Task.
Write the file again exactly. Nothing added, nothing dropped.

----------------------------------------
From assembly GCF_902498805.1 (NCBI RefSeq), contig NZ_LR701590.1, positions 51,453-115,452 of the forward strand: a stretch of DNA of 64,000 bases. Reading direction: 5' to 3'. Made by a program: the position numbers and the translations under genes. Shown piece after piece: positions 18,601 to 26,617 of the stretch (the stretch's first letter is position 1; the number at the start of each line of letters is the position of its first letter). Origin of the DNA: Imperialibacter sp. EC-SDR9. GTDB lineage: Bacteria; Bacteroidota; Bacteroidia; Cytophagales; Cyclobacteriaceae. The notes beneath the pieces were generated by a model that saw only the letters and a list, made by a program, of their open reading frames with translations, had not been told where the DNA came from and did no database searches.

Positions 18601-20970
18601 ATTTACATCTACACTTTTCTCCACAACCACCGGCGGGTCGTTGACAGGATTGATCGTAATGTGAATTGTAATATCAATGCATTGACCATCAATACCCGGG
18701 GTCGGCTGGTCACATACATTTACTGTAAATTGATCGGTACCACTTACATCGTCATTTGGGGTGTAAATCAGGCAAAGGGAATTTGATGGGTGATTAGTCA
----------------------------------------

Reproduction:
From assembly GCF_902498805.1 (NCBI RefSeq), contig NZ_LR701590.1, positions 51,453-115,452 of the forward strand: a stretch of DNA of 64,000 bases. Reading direction: 5' to 3'. Made by a program: the position numbers and the translations under genes. Shown piece after piece: positions 18,601 to 26,617 of the stretch (the stretch's first letter is position 1; the number at the start of each line of letters is the position of its first letter). Origin of the DNA: Imperialibacter sp. EC-SDR9. GTDB lineage: Bacteria; Bacteroidota; Bacteroidia; Cytophagales; Cyclobacteriaceae. The notes beneath the pieces were generated by a model that saw only the letters and a list, made by a program, of their open reading frames with translations, had not been told where the DNA came from and did no database searches.

Positions 18601-20970
18601 ATTTACATCTACACTTTTCTCCACAACCACCGGCGGGTCGTTGACAGGATTGATCGTAATGTGAATTGTAATATCAATGCATTGACCATCAATACCCGGG
18701 GTCGGCTGGTCACATACATTTACTGTAAATTGATCGGTACCACTTACATCGTCATTTGGGGTGTAAATCAGGCAAAGGGAATTTGATGGGTGATTAGTCA